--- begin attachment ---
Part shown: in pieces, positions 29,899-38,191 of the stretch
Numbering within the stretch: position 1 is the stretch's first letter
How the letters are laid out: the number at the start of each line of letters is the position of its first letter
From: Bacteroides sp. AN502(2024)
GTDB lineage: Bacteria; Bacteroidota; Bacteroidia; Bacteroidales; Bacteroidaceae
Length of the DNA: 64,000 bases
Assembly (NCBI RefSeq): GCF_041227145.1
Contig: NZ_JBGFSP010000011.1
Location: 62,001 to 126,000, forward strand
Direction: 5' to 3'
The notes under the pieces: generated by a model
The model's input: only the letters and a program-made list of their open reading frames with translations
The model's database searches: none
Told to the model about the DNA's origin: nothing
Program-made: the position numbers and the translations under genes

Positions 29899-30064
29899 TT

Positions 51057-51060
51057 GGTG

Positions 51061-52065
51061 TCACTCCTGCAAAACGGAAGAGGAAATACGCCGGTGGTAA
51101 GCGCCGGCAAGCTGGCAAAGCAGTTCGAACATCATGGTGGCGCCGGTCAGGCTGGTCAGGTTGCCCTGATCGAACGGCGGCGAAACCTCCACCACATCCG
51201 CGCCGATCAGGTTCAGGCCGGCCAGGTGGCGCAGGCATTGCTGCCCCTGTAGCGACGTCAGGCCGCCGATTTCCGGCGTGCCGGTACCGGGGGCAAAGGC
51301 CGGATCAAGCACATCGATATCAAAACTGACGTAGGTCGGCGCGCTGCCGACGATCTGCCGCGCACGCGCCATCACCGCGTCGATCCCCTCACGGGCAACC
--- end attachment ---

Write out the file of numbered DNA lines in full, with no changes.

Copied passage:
Part shown: in pieces, positions 29,899-38,191 of the stretch
Numbering within the stretch: position 1 is the stretch's first letter
How the letters are laid out: the number at the start of each line of letters is the position of its first letter
From: Bacteroides sp. AN502(2024)
GTDB lineage: Bacteria; Bacteroidota; Bacteroidia; Bacteroidales; Bacteroidaceae
Length of the DNA: 64,000 bases
Assembly (NCBI RefSeq): GCF_041227145.1
Contig: NZ_JBGFSP010000011.1
Location: 62,001 to 126,000, forward strand
Direction: 5' to 3'
The notes under the pieces: generated by a model
The model's input: only the letters and a program-made list of their open reading frames with translations
The model's database searches: none
Told to the model about the DNA's origin: nothing
Program-made: the position numbers and the translations under genes

Positions 29899-30064
29899 TT

Positions 51057-51060
51057 GGTG

Positions 51061-52065
51061 TCACTCCTGCAAAACGGAAGAGGAAATACGCCGGTGGTAA
51101 GCGCCGGCAAGCTGGCAAAGCAGTTCGAACATCATGGTGGCGCCGGTCAGGCTGGTCAGGTTGCCCTGATCGAACGGCGGCGAAACCTCCACCACATCCG
51201 CGCCGATCAGGTTCAGGCCGGCCAGGTGGCGCAGGCATTGCTGCCCCTGTAGCGACGTCAGGCCGCCGATTTCCGGCGTGCCGGTACCGGGGGCAAAGGC
51301 CGGATCAAGCACATCGATATCAAAACTGACGTAGGTCGGCGCGCTGCCGACGATCTGCCGCGCACGCGCCATCACCGCGTCGATCCCCTCACGGGCAACC